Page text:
You want to know the truth? Ask me before I tell you. There are some ladies reading this right now that may be thinking I'm talking about them, and chances are you are correct - if it is so I'll say it. I want to do this because, for those certain ladies I'm talking about, I think you're incredibly sexy, attractive women that need to be told two things. Firstly, that you're fucking sexy and any guy would be lucky to have you, if they bothered to dig deep enough and can live with any personality conflicts. I think you are hot. Secondly, and this is the hard part, that your attitude needs to change if you don't want to be single or constantly in and out of relationships when you're 40. While I can't guarantee success with relationships, what I can guarantee is that you'll get uncomfortably blunt yet necessary information that will help you along in your quest to find someone relatively permanent. If you don't ask me, chances are I'll volunteer this information anyway as you post puzzling relationship-themed entries in your journal. As you realize that I was right, you'll rue me but secretly admit that you're glad that somebody told you.
You are going to get help, whether you like it or not. The time for wondering and guessing is over. The reason why you struggle is because nobody is telling you what you need to know. Be mad at me if you want, but just know that if I didn't think you were worth the effort I wouldn't bother saying anything at all.
I want to tell a not-so-secret secret right now about the Ho sisters. There is a lot more than meets the eye with these two fine ladies. One is the older sister who tells it to you straight, and the younger sister is the one that nobody realizes has a lot more depth to her than people bother to try to find out about. I thrive on learning what makes people tick. Ladies, what is so wrong about starting out with who you are, rather than who you imagine the guy across the table wants to meet?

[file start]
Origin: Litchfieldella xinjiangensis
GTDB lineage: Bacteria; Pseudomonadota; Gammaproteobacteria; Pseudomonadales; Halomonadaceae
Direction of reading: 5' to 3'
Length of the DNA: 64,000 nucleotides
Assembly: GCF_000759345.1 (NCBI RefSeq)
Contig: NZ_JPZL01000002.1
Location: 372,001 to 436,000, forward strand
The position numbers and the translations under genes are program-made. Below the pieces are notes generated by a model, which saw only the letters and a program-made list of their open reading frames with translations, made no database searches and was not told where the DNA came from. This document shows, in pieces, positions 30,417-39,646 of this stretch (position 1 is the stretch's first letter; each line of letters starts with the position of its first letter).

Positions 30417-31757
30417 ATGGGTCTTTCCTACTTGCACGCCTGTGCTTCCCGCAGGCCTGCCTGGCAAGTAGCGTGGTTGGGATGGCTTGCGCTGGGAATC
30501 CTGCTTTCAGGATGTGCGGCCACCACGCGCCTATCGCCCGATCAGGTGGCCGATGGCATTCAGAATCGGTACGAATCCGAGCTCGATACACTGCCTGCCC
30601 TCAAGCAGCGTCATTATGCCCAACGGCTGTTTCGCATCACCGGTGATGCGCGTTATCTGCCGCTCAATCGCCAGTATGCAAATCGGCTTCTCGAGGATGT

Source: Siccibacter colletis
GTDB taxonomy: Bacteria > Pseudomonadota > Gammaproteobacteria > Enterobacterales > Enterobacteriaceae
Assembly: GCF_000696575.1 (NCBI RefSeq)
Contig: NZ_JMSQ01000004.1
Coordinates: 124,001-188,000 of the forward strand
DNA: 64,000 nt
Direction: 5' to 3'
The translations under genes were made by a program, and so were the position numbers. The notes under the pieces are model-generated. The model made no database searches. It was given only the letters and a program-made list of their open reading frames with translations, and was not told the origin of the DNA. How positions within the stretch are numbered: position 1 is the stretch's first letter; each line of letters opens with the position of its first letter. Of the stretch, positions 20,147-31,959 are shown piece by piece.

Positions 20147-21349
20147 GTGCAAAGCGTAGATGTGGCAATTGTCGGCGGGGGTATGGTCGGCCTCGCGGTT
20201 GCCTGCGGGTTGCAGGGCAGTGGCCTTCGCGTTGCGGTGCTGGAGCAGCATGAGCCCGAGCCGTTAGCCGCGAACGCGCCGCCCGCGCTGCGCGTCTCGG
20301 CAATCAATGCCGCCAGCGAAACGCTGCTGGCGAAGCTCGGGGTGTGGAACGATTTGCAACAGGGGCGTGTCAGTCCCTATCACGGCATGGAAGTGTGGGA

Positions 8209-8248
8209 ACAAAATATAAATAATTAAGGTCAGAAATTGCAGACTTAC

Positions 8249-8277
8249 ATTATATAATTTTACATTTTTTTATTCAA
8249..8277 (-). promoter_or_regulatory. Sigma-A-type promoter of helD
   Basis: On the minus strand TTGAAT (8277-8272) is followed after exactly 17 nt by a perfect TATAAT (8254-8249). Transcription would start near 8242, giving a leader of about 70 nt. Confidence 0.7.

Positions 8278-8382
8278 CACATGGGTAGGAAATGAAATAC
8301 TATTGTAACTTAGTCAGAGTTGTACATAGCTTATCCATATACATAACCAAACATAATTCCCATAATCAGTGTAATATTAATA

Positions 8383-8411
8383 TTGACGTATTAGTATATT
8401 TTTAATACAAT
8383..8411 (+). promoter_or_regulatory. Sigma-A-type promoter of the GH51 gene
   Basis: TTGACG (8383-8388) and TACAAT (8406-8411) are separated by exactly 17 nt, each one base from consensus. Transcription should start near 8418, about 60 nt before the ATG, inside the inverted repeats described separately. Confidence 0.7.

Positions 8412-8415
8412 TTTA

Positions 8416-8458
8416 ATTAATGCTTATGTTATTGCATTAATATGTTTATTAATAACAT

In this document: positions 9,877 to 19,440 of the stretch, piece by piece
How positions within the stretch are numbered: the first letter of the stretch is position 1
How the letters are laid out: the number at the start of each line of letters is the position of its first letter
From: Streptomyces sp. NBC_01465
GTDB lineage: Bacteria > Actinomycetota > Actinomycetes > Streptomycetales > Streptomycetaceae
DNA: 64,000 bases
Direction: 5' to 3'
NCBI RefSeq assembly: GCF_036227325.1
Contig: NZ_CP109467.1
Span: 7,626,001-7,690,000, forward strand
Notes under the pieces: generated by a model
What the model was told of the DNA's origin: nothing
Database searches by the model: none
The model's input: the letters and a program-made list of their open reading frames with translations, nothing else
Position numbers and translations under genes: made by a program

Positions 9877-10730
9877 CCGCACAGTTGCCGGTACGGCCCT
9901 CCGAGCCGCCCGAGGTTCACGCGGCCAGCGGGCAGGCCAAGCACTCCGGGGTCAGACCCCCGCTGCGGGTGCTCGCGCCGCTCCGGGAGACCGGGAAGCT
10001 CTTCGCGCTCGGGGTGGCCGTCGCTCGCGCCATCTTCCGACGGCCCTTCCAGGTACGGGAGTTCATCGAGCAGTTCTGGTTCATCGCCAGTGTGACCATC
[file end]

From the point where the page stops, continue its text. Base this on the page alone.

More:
08/09/07 03:14 - 76ºF - ID#40454
08/08/07 11:55 - 81ºF - ID#40441
I just got headhunted!
Straight up, after talking to this guy about my background for a few minutes, he asked me directly what terms it would take to get me to quit my job. He also told me that he would have something lined up that was good enough to make it impossible to ignore.
I know that these people are recruiters and they get paid on their ability to deliver qualified candidates, but I thought it was the damnedest thing that he was calling me directly at my office, while I was working, to get me to quit!
What he doesn't know is that this piece of fruit is ripe for the picking, but why give up that information to a recruiter right away? I prefer to see what he's offering before showing any cards.
In any case, my coworker says that I should at least listen to what he has to say. His company hires people that have had direct experience with Wal-MartcoughcoughcoughUNCLEWALLY, so I figure at the least I'll keep his company in mind when I'm going to jump ship and want to move. The typical position his company hires for have salary ranges between $60k-$140k, and if I can develop a good rapport with the recruiter, even if I don't take this particular job, I'm sure he'll consider me in the future.
08/06/07 03:17 - 83ºF - ID#40409
Its obvious that this guy thinks that we are in for some major league economic trouble, and his solution is for the Fed to cut rates. Some people are put off by Kramer because of his rough around the edges approach to his show, but keep in mind that this guy has been in the market for 25 years and personally managed hundreds of millions of dollars for Goldman Sachs. If he wasn't such an insider I wouldn't be alarmed.